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Published on September 21, 2012

Not Your Father’s Joint Replacement Surgery

Once upon a time, joint replacement surgery was only something for really old folks, senior citizens whose bodies were breaking down.

But now, younger and younger people are getting new knees and new hips, and thriving after surgery. A study earlier this year showed a dramatic increase in knee replacement surgery.

“People of all ages want to continue healthy, active lifestyles into their golden years,” says Frank Giammattei., M.D., chief of the Division of Orthopedic Surgery at Crozer-Chester Medical Center. “Many times this is not possible if they have incapacitating knee or hip arthritis. Going ahead with joint replacement surgery offers them a chance to pursue the activities that make their lives meaningful.”

Joint replacement becomes necessary when a hip or a knee simply wears out. Osteoarthritis is the main culprit, often caused by a combination of genetics and overuse and/or bearing too much weight. Doctors caution that, as good as the surgical options have become, people need to understand that it is still major surgery.

With that in mind, people need to take care of their hips and knees well before they reach the point where surgery is needed.  This means exercise, preferably a low-impact fitness regimen that includes cycling or swimming rather than running. Being in good shape has the very important added benefit of meaning that your joints don’t have to support as much weight; obesity is a contributing factor for a lot of joint problems.

But even with an active lifestyle that helps to maintain joint health, the body can wear down. However, for active Baby Boomers who don’t want to slow down even as their joints begin to give out, the good news is that surgery has become a more viable option over the last couple of decades.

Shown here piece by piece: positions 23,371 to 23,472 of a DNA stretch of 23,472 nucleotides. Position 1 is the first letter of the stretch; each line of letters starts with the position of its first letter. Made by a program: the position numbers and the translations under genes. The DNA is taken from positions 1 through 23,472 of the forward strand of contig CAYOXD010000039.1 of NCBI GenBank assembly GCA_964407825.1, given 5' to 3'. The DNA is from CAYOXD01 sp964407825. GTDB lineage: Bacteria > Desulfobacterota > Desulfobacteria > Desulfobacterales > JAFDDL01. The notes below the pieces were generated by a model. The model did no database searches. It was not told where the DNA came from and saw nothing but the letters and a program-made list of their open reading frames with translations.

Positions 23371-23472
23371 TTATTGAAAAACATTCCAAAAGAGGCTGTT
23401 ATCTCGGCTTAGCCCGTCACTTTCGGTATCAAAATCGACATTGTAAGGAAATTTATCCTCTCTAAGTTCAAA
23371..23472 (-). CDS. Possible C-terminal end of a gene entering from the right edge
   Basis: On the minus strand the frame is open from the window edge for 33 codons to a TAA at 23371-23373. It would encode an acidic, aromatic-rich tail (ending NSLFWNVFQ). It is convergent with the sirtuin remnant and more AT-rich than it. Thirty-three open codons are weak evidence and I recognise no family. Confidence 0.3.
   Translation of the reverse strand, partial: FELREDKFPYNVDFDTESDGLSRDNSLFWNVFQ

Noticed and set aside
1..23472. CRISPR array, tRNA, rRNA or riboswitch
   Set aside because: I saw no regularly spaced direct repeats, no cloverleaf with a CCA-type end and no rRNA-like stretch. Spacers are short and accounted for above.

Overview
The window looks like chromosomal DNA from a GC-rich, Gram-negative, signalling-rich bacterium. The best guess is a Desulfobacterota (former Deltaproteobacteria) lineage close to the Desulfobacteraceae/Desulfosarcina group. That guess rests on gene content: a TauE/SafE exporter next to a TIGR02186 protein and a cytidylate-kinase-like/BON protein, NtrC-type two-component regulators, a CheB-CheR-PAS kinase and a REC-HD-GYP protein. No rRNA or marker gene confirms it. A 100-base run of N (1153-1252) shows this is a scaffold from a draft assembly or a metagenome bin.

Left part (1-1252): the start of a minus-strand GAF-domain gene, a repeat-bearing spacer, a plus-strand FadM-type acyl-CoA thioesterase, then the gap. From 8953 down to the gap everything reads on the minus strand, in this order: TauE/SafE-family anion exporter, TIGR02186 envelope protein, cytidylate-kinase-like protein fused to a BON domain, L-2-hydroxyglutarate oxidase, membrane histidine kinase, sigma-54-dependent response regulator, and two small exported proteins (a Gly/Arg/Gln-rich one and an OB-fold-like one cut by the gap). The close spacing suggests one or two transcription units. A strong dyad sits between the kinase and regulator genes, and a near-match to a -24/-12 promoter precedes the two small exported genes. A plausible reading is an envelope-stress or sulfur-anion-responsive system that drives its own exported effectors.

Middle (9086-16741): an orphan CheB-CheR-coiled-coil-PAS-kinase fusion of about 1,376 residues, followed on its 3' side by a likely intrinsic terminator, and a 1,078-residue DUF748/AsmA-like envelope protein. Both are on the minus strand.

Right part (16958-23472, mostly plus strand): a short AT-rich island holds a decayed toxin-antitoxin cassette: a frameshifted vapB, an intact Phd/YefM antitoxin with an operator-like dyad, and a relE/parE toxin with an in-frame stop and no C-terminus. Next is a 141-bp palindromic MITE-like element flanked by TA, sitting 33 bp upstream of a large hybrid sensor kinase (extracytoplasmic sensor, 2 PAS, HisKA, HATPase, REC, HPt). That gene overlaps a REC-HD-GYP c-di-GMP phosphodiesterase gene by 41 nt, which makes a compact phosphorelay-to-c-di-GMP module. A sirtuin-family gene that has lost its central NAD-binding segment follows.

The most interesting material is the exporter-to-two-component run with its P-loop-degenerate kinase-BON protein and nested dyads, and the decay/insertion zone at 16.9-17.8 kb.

“Joint replacement is a better option today than it was 20 years ago,” Dr. Giammattei says. “Better designs and better materials make joint replacement an attractive option in much younger, more active patients.”

That’s good news for Boomers, a generation actively committed to maintaining its youth for as long as possible.

“For Baby Boomers whose lives are compromised by disabling pain, they will do almost anything to get themselves back into the game,” Dr. Giammattei says.  “As more people hear of friends and family who do well at a relatively young age with joint replacement, the procedure is becoming quite accepted.”

As people move through middle age, the complaint to their peers is always the same – it’s hard getting old. The body doesn’t bounce back the way it once did, and the aches and pains seem omnipresent. But better joint replacement options give something that everyone needs as they grow older – hope.

Crozer-Keystone Health System offers comprehensive total joint care. From conservative approaches to managing pain to joint replacement surgery, the physicians of the Premier/Crozer-Keystone Orthopedics Partnership will determine what plan works best for you. Appointments within 48 hours; call 1-877-CK-MOTION (1-877-256-6846) or visit https://www.crozerkeystone.org/services/orthopedics/form/.

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Crozer-Keystone Health System

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